Marie-France Stirbois

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Marie-France Stirbois
Marie-France Stirbois 2004 1st May.jpg
Born (1944-11-11)November 11, 1944
Died April 17, 2006(2006-04-17) (aged 61)
Nationality French
Occupation Politician

Marie-France Stirbois (born Marie-France Charles on 11 November 1944 in Paris, died 17 April 2006 in Nice of cancer) was a French National Front politician, representing Dreux from 1989 to 1993, and a Member of the European Parliament from 1994 to 1999 and from 2003 to 2004.

An old militant of the National Front, Marie-France Stirbois marked French political life by achieving (with her husband Jean-Pierre Stirbois) the first electoral success of the French National Front in 1983 in Dreux. Between 1989 and 1993, she was the only National Front member to sit on the National Assembly, after the Yann Piat camp had defected.

She is buried in Montparnasse Cemetery in Paris.

Early years[edit]

Youngest of four daughters in the Charles family, Marie-France's father was manager of a refrigeration warehouse and canning factory. Her mother was a housewife. Both were ardent Gaullists until 1962. Her mother received the Croix de Guerre with palms, having been imprisoned by the Germans, and her two sisters were pillars of the resistance until the end of the war. In the 1950s, the Charles family moved to Dreux in Eure-et-Loir.

The young Marie-France's first political commitment was during the Algerian War; she opposed independence for Algeria. In 1964 she was active in the Jean-Louis Tixier-Vignancour campaign, an extreme right candidate in the French presidential election, 1965. It was at this time that she met her future husband, Jean-Pierre Stirbois. She moved closer to the Occident movement.

During the events of May 1968, she was a student at Nanterre, where, in the French National Federation of Students, she spoke out against the strikers.

As a qualified English teacher, she married the next year and taught English for seven years at Colombes. She then stopped working to raise her two children.

A political couple[edit]

Like her husband, she argued in the first "Solidarity" movement of the extreme right for the Mouvement jeune révolution ((French) "Young Revolutionary Movement"), which rejected totalitarian Marxism and international capitalism. When the Stirbois couple joined the National Front in 1977, five years after its establishment, each embraced militant political activism. She became co-director of the printing press that her husband created to support their political activities in Dreux.

Unlike her husband, Marie-France made her debut in the 1978 legislative elections in Paris. Her first electoral success was in the cantonales of 1982, with 10% of the vote, and then she stood for Nanterre in hauts de Seine in 1985. Her first national bid for Dreux was in 1986, while three years earlier, her husband became National Front Deputy Mayor thanks to an electoral alliance.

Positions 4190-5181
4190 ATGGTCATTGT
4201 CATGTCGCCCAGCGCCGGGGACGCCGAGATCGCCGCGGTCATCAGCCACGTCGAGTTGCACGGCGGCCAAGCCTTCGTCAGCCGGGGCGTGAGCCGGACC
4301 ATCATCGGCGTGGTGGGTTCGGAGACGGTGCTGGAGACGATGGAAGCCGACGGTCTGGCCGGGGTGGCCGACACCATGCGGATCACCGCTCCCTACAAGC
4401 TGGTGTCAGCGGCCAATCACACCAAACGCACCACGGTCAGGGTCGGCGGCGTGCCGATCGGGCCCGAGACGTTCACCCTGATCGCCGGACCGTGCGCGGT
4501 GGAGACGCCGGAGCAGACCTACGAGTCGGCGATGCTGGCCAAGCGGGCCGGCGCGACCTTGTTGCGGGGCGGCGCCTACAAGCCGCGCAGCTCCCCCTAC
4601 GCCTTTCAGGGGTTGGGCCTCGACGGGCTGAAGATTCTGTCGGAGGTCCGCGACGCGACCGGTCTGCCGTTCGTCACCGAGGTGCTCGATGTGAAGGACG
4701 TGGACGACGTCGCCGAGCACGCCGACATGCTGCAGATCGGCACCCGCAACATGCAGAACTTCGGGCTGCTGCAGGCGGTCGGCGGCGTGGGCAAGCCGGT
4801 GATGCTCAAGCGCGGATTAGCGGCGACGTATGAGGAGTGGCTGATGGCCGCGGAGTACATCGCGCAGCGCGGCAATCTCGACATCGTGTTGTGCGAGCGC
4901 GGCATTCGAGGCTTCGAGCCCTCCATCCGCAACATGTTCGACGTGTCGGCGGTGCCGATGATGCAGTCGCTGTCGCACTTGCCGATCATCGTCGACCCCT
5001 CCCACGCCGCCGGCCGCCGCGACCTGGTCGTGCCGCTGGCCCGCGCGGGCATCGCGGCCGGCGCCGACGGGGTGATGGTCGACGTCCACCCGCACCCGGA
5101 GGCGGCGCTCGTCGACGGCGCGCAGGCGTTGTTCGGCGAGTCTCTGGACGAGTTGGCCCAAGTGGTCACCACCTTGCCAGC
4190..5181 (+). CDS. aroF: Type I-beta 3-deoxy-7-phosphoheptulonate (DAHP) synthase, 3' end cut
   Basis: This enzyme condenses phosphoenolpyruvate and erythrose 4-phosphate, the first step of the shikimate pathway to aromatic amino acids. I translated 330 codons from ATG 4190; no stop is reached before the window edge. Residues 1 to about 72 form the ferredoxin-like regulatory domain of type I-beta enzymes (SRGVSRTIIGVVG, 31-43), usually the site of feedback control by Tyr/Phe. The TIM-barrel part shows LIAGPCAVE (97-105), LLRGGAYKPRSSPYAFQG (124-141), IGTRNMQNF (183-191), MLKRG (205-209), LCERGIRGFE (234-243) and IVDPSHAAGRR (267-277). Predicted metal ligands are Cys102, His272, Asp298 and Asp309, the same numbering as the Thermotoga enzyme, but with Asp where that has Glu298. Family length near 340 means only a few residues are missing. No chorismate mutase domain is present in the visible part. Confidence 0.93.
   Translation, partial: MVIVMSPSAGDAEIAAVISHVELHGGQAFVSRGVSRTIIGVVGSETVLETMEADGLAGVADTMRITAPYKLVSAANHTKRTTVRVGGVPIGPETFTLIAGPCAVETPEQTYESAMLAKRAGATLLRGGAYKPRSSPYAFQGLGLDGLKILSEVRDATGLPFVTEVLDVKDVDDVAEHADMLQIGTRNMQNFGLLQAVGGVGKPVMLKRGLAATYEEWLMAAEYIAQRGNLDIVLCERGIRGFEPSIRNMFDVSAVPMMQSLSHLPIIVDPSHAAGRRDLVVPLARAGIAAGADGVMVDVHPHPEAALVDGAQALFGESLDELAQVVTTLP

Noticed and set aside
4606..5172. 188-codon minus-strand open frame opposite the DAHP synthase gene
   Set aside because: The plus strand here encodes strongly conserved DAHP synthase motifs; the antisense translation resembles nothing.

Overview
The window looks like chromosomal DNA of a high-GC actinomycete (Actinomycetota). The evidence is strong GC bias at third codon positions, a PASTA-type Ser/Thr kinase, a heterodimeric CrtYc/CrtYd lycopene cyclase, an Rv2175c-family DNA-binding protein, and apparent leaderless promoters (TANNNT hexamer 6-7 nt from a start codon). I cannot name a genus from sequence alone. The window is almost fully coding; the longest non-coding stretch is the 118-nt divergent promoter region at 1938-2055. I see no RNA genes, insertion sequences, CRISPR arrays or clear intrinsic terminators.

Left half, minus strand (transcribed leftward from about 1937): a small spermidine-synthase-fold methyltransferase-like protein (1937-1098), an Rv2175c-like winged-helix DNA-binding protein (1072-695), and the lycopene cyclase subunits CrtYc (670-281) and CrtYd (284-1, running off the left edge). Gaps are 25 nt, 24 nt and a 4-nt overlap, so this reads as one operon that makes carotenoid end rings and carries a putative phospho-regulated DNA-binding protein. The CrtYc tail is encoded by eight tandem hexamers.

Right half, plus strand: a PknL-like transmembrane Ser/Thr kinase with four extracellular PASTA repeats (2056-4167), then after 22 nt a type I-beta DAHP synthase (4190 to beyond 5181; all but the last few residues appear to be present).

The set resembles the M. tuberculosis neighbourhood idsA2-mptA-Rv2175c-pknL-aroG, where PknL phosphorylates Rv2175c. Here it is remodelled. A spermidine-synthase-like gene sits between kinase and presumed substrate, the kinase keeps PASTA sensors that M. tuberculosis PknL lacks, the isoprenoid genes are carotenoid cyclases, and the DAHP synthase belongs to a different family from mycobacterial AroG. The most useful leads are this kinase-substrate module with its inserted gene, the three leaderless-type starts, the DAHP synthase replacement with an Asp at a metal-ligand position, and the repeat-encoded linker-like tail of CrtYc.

The success of "Widow Stirbois"[edit]

Jean-Pierre died in a road accident in autumn 1988. Marie-France focused on local politics and represented the National Front in Dreux, first as a city councillor, then at elections in March 1989. She became a member at Eure-et-Loir in December that year after an election with 60% voter turnout, losing the mandate in March 1993. For four years she was the only National Front representative in the National Assembly.

In March 1992 she was elected conseillère générale ((French) "General Counsel") and then in June 1994, Member of the European Parliament and regional advisor. She remained in the European Parliament until 1999.

After several failed attempts to become Mayor of Dreux, she moved to Nice, where she was elected City Councillor in 2001.

In 2003, she took Jean-Marie Le Pen's seat after his revocation of mandate as a MEP. In 2004 she was elected Regional Councillor of Provence-Alpes-Côte d'Azur, and she died in 2006.

Dissent in the National Front[edit]

Marie-France was twice sanctioned by National Front institutions and suspended from her duties in the party's political bureau.

Political career[edit]

  • Presidential Campaign 1965
  • 1966 - 1977 Active participation in solidarity
  • Member of the French National Front from 1977 to her death.
  • National Delegate to the National Front from 1999 to her death.
  • Member of the Political Bureau of the National Front from 1990 to her death (she was temporarily suspended in October 2005).
  • General Counsel of Eure-et-Loir from 1994 to 2001.
  • Regional Advisor of the Centre (translator's note: meaning "Central geographic region", not "Centre" on the left wing-right wing axis) from 1986 to 2004.
  • Member of Eure-et-Loir from 1989 to 1993.
  • MEP 1994 to 1999 and 2003 to 2004.
  • City Council of Dreux 1989 to 2001.
  • Nice City Council from 2001 to her death.
  • Regional Councilor, Provence-Alpes-Côte d'Azur from 2004 to her death.


This article was translated from its equivalent in the French Wikipedia on 19 July 2009.

External links[edit]